STINGRAY DIVING WEIGHTS

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Reviewed by Capt. Mike Schoonveld

            In areas of Lake Erie where the major forage is emerald shiners, walleyes and other predators are particularly receptive to striking stick baits. Stick baits are also particularly productive in other areas of the Great Lakes in places or at times when smelt are available.

But stick baits by their nature are shallow running lures. Sure, there are deep diver stick baits such as Reef Runners or Jr. Thunder Sticks that will dive deeper than a straight Rapala or Rattlin’ Rogue but the action of the deep divers is completely different and often just won’t turn the trick.

There’s not a place on the Great Lakes where spoons aren’t the lure of choice at least at some times of the year. Spoons by their nature aren’t deep runners. Most of the Great Lakes trolling spoons are flutter type and can only be used with a weight, diver or downrigger to get them under the waves.

There are plenty of ways to present a spoon or stick bait deeper than it will dive on its own. Put a weight ahead of it, run it on a downrigger, wiggle it along using copper or leadcore line. All will work and depending on the situation may be the presentation of choice.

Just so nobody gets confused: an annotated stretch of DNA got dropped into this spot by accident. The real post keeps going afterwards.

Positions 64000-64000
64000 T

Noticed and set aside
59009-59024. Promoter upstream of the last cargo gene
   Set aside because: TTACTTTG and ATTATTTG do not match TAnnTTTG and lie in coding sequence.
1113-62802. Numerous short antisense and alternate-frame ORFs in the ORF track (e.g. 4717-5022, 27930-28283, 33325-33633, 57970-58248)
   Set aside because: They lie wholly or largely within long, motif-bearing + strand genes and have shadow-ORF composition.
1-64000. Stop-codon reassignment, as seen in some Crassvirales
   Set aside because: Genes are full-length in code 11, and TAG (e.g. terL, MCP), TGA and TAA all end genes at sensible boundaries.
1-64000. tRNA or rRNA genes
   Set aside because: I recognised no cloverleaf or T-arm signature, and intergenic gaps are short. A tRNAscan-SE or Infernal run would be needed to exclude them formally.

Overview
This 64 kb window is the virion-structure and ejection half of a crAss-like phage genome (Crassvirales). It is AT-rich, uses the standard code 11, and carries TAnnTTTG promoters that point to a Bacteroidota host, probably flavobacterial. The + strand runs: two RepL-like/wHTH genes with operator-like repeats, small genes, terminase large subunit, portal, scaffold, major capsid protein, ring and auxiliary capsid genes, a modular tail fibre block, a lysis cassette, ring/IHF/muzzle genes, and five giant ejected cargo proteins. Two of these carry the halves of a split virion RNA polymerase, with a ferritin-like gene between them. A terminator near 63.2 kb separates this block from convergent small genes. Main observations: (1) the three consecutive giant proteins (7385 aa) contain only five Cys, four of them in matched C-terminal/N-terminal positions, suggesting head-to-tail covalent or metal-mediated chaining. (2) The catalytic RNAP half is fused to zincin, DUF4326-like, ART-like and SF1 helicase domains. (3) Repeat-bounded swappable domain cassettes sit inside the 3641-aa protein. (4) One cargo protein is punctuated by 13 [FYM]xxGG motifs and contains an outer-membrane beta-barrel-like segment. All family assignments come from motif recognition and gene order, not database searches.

Another option, however, is using Stingray Divers from Church Tackle. These mini-divers come in three sizes and all of them will work with the size and type of lures normally used on the Great Lakes. The largest size will even pull six-inch, coho-sized dodger and fly combos. The smallest, #1 Stingray is black, the #2 is bright orange and the largest, #3 is chartreuse.

The larger two sizes have four holes in them. The front two holes are attachment places for the line to rod, the other two are attachment points for the leader. They come with snaps, but I don’t think they would run much different if the line or leader is tied direct. Connect line or leader in the different holes to make it troll shallower or deeper. Hook it to the lower connection points and the Stingray is mostly just an in-line sinker. Tie to the upper tow point with the main line and the upper leader connection hole to get the maximum dive.

Guessing the depth any sort of diver will achieve is better measured more by “rules of thumb” than by printed dive charts. Change the trolling speed, change the lure being trolled, change the diameter of the line, the type of line being used or vary the amount of line deployed and the trolling depth will change. Church “suggests,” however, the large Stingrays (size #3) will dive at a two to one “line length/depth achieved” ratio, the mid-mini (size #2) is three to one and figure four to one when using the mini-mini, size-one Stingray. It’s a starting point.

Stingrays are widely available in tackle shops, at on-line retailers or at www.churchtackle.com.

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